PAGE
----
One of the nicer by products of writing about music is the chance to meet musicians and bands of at least moderate fame and renown. At the basement level that I work however, we are not talking proper A list on-the-front-of-the-tabloids kind of fame. More the played-down-the-bill-at-a-big-festival-but-have-decent-PR types. But, this means you often find people whose souls have not been destroyed by the celebrity culture and relentless paparazzi pursuit, people who are still excited by the whole fame and rockstar thing. Yes, people who actually want to talk to you!
Recent interactions for me have been a mixed bag. Probably the highest profile one of them was Ed Sheeran (the ginger busker as an unimpressed friend calls him). Now, he was a thoroughly decent chap, eager to please, quiet and unassuming. However, his “people” were the complete opposite – unhelpful, rude and full of attitude. Admittedly, to misquote his song “we need him, he doesn’t need us”, so not a lot could be done to make the promised interview happen. Fellow acoustic troubadour Benjamin Francis Leftwich was easier to get to, but a little more aloof and was not easy to interview.
Best of the lot so far however, has been indie boys from London, Spector. Very much a band on the ascendancy they were so easy to deal with I was introduced by the tour manager, who then was happy to let the band and me wander off together to have a cream tea. So, no label interference or management bullshit, just me, 5 musicians and some scones. They proved to be generally engaging and genuinely funny. In particular frontman Fred, who enjoyed portraying a very “wacky” persona that kept the interview rolling along nicely, but which ended up making editing it down for publication a tricky task. they really made me, for half an hour at least, feel like one of the gang. And for that, I applaud them and hope that they manage to resist being worn down by the industry. But what of the interview, how did it come out? Judge for yourself:
Top band Spector popped in to Marlborough recently for an in-store at Sound Knowledge. So Ed Dyer grabbed a chat with lead singer and middle-class hero Fred and the rest of the band over a cream tea. Once we settled on whether a Devon or Cornish cream tea was the way forward it all became a bit of a bizarre experience, but here is the 20% that made sense (I still have no idea who Arthur Rambo is).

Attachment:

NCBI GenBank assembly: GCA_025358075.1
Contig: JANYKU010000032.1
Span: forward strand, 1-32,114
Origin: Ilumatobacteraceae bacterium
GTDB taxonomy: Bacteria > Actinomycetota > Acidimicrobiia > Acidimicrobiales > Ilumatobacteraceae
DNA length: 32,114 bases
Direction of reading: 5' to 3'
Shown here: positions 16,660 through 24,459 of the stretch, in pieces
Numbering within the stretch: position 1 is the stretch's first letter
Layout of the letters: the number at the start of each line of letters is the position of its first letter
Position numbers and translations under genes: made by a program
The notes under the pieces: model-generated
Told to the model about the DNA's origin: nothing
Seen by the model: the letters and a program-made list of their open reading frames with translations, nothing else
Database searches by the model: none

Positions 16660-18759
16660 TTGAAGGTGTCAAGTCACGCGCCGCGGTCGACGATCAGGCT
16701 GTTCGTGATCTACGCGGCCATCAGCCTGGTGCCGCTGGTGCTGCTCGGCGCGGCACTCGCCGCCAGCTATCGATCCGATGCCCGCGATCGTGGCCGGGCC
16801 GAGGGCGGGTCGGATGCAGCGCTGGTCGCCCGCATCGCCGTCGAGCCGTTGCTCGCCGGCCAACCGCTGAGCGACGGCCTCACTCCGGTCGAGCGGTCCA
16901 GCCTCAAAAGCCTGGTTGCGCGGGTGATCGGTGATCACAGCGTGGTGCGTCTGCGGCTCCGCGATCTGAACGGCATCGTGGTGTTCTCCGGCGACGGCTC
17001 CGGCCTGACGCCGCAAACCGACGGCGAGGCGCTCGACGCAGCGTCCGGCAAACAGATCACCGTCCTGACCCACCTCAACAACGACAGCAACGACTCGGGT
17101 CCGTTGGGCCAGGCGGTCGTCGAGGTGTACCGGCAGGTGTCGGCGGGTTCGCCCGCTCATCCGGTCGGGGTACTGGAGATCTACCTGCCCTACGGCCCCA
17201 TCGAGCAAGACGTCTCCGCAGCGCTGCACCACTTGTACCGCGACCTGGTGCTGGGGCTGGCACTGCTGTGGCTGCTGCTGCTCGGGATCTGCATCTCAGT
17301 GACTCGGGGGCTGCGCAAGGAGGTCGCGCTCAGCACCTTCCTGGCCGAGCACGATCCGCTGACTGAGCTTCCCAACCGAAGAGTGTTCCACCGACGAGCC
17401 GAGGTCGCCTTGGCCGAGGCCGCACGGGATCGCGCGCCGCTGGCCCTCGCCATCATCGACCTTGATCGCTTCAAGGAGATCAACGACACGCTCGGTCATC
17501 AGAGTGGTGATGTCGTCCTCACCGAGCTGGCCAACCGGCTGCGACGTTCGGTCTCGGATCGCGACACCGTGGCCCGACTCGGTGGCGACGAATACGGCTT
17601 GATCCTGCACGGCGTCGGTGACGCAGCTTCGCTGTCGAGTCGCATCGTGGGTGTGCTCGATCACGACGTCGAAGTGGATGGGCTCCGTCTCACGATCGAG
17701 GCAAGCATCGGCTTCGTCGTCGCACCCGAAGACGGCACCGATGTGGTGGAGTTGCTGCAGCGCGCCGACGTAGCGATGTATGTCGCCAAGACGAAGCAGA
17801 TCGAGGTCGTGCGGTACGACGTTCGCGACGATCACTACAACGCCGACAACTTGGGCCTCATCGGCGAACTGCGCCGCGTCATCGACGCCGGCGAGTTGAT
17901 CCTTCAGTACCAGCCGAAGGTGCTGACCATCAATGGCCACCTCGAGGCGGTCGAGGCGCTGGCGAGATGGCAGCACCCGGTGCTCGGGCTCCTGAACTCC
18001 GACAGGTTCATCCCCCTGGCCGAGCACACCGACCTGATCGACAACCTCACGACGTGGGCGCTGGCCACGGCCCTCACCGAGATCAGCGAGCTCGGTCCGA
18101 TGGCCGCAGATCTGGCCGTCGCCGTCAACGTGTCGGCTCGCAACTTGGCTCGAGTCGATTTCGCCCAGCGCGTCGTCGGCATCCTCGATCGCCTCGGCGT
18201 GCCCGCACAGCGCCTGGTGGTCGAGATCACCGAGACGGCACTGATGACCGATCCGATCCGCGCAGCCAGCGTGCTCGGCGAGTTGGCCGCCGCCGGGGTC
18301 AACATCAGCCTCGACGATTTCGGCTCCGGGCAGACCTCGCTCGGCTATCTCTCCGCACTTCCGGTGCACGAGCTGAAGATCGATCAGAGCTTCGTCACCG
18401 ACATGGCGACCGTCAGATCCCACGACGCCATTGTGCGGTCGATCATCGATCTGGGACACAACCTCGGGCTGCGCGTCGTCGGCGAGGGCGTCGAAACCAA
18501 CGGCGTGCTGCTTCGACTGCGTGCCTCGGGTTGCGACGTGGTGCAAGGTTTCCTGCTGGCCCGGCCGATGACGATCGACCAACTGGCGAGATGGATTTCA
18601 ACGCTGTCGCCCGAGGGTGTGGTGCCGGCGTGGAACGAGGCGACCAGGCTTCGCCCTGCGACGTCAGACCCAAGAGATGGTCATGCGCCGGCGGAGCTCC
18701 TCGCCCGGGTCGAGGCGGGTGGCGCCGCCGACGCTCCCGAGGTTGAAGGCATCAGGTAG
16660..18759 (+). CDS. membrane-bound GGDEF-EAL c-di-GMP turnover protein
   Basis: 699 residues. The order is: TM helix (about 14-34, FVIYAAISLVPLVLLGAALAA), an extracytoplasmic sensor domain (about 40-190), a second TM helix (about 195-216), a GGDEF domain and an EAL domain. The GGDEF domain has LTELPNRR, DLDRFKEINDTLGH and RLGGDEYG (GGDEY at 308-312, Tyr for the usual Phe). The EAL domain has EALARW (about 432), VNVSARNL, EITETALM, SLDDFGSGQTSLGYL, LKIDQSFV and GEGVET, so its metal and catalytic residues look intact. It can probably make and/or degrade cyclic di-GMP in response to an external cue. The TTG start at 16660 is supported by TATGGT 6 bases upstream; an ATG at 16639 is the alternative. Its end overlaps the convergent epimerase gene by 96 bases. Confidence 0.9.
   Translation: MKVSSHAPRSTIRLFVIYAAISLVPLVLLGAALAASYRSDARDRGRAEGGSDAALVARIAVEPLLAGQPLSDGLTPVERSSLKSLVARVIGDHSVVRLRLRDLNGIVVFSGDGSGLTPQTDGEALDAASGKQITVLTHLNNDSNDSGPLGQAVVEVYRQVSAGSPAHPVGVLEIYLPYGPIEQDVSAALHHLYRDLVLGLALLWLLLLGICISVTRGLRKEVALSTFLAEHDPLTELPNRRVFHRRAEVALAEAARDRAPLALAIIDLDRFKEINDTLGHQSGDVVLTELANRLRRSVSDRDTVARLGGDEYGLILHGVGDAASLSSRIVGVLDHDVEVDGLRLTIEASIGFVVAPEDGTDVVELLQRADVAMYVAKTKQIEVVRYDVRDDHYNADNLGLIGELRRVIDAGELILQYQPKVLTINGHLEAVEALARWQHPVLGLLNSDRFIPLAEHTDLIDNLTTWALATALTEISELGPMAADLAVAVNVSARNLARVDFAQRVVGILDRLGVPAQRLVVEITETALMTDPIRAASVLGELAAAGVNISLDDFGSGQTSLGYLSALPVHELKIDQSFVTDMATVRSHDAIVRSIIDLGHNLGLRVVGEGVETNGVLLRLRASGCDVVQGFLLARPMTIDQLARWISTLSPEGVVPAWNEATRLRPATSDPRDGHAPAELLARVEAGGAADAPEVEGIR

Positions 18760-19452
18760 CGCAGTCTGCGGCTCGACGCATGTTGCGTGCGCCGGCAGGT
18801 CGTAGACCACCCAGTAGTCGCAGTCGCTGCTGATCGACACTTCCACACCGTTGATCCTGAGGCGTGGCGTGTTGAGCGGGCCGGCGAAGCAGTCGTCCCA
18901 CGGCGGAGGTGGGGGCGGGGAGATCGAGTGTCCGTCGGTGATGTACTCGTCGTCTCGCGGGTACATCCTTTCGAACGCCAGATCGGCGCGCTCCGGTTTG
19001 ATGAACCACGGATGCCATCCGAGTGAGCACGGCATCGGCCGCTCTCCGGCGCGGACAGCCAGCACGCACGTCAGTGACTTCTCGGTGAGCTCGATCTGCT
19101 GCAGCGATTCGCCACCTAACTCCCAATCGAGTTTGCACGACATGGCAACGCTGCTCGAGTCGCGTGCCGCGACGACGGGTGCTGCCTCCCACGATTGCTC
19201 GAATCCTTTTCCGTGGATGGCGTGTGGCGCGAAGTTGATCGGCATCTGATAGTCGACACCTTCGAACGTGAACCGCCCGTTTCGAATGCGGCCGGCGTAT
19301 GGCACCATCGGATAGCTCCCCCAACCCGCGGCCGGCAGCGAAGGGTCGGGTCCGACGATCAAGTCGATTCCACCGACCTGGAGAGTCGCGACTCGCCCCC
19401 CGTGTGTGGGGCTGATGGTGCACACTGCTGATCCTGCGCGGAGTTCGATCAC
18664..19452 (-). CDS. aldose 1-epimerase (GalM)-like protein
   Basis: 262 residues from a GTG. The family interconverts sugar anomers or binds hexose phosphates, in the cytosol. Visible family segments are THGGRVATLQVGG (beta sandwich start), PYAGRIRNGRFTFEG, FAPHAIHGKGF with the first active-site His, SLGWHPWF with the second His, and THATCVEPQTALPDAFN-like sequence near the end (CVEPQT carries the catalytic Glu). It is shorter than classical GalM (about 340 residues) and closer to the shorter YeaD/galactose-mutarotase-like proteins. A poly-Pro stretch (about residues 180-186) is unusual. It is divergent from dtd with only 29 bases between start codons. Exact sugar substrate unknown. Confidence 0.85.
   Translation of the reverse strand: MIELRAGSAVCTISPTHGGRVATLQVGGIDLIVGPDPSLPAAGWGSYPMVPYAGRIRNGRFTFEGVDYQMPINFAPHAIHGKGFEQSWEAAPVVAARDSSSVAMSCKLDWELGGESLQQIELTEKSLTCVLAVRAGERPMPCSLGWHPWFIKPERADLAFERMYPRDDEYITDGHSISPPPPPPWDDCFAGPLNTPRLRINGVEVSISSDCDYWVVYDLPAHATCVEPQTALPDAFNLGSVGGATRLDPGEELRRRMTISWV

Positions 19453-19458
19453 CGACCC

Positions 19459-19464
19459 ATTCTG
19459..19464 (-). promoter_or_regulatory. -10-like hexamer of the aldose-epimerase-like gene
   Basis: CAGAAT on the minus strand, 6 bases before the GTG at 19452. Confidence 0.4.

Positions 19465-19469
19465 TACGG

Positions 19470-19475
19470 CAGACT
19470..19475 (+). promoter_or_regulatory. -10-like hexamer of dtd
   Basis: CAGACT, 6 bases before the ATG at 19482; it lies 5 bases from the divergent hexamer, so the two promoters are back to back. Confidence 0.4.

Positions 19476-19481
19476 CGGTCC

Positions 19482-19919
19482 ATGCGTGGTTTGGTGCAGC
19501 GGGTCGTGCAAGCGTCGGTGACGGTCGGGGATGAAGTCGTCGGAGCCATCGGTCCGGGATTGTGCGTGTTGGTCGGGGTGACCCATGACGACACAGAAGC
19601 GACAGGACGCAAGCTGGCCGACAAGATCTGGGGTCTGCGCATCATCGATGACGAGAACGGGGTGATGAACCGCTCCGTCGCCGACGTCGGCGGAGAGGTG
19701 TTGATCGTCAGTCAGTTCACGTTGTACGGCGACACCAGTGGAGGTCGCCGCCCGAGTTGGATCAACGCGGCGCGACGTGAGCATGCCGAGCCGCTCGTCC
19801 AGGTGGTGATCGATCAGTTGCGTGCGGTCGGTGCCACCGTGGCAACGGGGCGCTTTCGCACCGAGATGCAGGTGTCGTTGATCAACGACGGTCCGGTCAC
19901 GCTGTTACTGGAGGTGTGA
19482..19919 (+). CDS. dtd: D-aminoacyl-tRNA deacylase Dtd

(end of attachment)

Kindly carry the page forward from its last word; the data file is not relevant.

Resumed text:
Welcome to Marlborough, is this your first time in the area?
I was here on Saturday actually, near a place called Pewsey. It was my cousin’s birthday. Me and a friend came up and out car broke down. I have been cursing the name Pewsey ever since, and 3 days later here I am again. It’s been a whirlwind since then though, I haven’t even been home. We’ve been to Poland, then Manchester and Bristol.
How would you describe the band?
We are a five piece group from London, we don’t specialize in a singular sound. Maybe a 21st Century understanding of pop music, bits of 80’s UK pop to noughties indie, some soul, just emotional music really.
Do you have any particular influences?
Roxy Music is one of my favourite bands but I don’t think we sound like them. But they influence a stylistic approach and spirit of entertainment and performance. My Dad always used to listen to compilation tapes in the car. He had quite a narrow music taste that stopped developing in the mid-eighties. When I was about 12 or 13 and The Strokes came out was when my own music taste started developing.
You were one of the BBC Sound of 2012 nominees; did this have much of an impact?
It got us some attention, people heard our name, but then they cling to the fact you were on a list so they make judgements. We had only released 3 singles at that point so it felt we were up against expectations. It is much nicer to have the album finished and out so we can say this is what we are really about. But at the same time you get a lot of exposure.
What would be a career highlight so far?
Coachella Festival. Or Jools Holland’s TV show. We were on with Red Hot Chili Peppers and Noel Gallagher, it was nerve wracking. But soon we are off to Japan, then Reading and Leed’s Festivals.
Do you have any advice for young bands?
Don’t do it! Get a steady job. But seriously, work hard and play your music to people you can trust. Don’t rush things.
After this point things just degenerated into an argument over tea and cakes. So I went for a lie down in a darkened room.
Seriously, this represented a fraction of the material I got, but the rest was very much “you had to be there”!